The short answer: It all starts when you bring someone onto your board; she needs to understand that fundraising is part of the job. Next, make it easy and – dare I say it?! – fun for her!
It is fairly standard procedure to have a description of board members’ fundraising roles somewhere in the orientation packet. That’s good. My problem is that all too often it reads like a rental lease; it’s all about landlord’s rights and tenant’s responsibilities. There’s no reciprocity. Most people are afraid of asking for money, so you have to give them the support they need to feel they have a reasonable chance of success.
What kind of help is most useful?
First, help your board members understand the economic model of the organization. What role does philanthropic giving play in it? Large or small, they need to understand why it’s important to achieving your mission. Next, explain the fundraising process to them, make it less of a black box and help them see where they fit and how development staff will work them. Find a role for them that is a comfortable one for them. I have a friend who loves doing telethons; I’d be willing to pay to get out of doing it. I have another who flinches at the thought of asking someone for a donation, but graciously opens her home for fundraising events.
When it comes to soliciting a significant gift, one of the most important things you can do is to help people understand what points they need to make in communicating with a potential donor. That involves both parts of the transaction: the give and the get. Don’t assume your board member knows everything about the person he is being asked to solicit. Do your homework, and give him clues about what might be of interest to that particular individual and why. Then give him a good pitch to make. A fancy brochure won’t do it, and a formal case statement tends to be too internally oriented. You need to arm him with compelling reasons why his prospect should want to give to you and your cause.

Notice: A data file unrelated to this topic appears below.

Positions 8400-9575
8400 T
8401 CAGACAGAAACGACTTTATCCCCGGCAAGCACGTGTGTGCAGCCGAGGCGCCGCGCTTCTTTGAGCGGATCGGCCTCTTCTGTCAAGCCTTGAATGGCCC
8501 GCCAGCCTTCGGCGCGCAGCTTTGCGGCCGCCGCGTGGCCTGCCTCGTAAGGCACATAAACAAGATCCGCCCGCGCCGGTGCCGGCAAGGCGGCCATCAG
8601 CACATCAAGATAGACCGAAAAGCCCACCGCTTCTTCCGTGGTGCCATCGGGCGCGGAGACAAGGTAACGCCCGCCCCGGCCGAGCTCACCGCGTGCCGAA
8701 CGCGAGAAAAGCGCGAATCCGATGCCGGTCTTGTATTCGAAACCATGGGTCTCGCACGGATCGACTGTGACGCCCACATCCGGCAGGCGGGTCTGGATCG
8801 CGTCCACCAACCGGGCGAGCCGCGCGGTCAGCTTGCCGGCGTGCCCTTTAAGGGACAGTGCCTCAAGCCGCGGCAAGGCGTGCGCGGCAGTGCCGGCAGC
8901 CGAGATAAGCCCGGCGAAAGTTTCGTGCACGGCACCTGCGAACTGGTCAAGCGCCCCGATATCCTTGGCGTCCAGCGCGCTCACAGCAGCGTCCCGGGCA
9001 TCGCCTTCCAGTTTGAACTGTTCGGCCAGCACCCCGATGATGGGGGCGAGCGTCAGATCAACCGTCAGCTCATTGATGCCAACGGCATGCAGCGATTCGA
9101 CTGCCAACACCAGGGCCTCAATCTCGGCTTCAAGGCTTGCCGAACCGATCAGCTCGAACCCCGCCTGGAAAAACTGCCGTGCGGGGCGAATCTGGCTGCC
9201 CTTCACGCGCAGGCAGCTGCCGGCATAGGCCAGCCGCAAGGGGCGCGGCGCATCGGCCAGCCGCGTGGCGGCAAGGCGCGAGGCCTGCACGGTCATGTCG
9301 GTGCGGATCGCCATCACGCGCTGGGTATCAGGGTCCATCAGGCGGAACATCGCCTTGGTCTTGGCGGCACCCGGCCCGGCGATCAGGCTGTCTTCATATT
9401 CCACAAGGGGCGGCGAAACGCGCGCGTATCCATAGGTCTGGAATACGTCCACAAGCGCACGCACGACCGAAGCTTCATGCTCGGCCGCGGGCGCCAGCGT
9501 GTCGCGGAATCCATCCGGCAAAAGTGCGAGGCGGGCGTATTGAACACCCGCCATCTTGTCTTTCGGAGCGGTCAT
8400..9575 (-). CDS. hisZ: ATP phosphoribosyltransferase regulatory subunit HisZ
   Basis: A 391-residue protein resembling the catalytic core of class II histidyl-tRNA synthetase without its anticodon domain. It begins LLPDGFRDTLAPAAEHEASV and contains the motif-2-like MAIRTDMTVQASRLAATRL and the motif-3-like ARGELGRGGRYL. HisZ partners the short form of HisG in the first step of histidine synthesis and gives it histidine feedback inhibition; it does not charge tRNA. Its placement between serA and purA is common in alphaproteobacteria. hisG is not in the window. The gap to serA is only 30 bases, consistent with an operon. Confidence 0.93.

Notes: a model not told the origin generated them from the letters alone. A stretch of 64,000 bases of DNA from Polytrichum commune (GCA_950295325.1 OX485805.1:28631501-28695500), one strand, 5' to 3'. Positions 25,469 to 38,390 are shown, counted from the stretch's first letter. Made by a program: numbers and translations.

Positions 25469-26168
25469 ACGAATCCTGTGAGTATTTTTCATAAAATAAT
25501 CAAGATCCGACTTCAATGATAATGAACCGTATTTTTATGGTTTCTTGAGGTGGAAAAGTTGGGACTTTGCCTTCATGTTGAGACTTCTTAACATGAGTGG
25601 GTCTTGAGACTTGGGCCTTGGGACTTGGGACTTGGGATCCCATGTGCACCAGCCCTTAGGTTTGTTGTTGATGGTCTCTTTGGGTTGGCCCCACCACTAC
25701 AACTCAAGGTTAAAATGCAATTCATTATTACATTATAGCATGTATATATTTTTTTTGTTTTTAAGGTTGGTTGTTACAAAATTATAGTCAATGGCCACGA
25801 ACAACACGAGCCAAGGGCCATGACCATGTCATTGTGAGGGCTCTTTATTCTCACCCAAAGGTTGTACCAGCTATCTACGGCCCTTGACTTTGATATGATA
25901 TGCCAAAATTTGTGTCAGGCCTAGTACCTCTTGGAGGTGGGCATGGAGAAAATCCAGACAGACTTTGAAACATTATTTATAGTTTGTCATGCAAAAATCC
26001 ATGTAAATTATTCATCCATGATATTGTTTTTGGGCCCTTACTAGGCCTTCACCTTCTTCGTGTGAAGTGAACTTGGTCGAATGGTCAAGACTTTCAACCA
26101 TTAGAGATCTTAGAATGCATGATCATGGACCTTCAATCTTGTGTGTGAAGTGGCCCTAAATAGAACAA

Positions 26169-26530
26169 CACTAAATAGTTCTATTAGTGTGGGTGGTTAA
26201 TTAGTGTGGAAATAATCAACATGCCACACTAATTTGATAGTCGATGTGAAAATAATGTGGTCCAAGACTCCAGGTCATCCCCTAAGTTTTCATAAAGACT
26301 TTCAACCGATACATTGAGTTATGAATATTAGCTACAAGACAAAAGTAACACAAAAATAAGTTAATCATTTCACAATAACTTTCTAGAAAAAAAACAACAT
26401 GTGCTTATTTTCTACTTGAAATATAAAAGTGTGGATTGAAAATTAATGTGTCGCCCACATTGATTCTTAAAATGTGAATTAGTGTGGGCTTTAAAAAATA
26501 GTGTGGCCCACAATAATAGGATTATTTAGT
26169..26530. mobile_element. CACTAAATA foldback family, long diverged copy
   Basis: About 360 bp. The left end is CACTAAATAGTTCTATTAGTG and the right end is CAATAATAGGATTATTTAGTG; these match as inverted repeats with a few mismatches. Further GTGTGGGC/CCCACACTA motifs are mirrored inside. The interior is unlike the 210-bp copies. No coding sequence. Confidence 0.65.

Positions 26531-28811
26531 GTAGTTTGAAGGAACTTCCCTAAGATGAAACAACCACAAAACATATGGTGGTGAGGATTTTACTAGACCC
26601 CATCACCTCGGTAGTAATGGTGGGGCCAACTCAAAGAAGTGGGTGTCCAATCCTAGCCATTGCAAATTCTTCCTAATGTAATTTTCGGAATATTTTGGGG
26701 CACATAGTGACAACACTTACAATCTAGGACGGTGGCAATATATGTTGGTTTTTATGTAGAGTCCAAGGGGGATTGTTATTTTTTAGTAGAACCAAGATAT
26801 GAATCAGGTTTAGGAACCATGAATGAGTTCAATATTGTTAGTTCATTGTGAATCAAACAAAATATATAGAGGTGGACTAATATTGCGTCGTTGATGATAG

Fundraising is part of every board member’s job, whether she is on the development committee or not. When writing Getting to Giving, we thought that fact so important – and so often misunderstood – that we devoted our last chapter to what it means to be a fundraising leader. Here’s a checklist of sorts for fundraising leadership roles:
- Create a shared vision for success
- Accept responsibility for financial health of the organization
- Ensure that fundraising plans are ambitious but realistic
- Take the competitive landscape into account
- Build competencies on every dimension
- Ensure that fundraising plans are well executed
- Ensure that resources are available to everyone
- Remove impediments to performance
- Set ethical standards and norms
On a more personal level, I also shared a few things about what I’ve learned about being effective and comfortable in the role of a fundraising leader. Here are my top five things to remember:
- It’s not about you
- Everyone’s a fundraiser
- You’re the model
- To be a good leader, listen
- It should be fun!
There is a lot out there on the subject of nonprofit boards in general, and their fundraising roles in particular. Here’s a link to the results of a quick online search that we did; a sampling of information sources and a few interesting tidbits.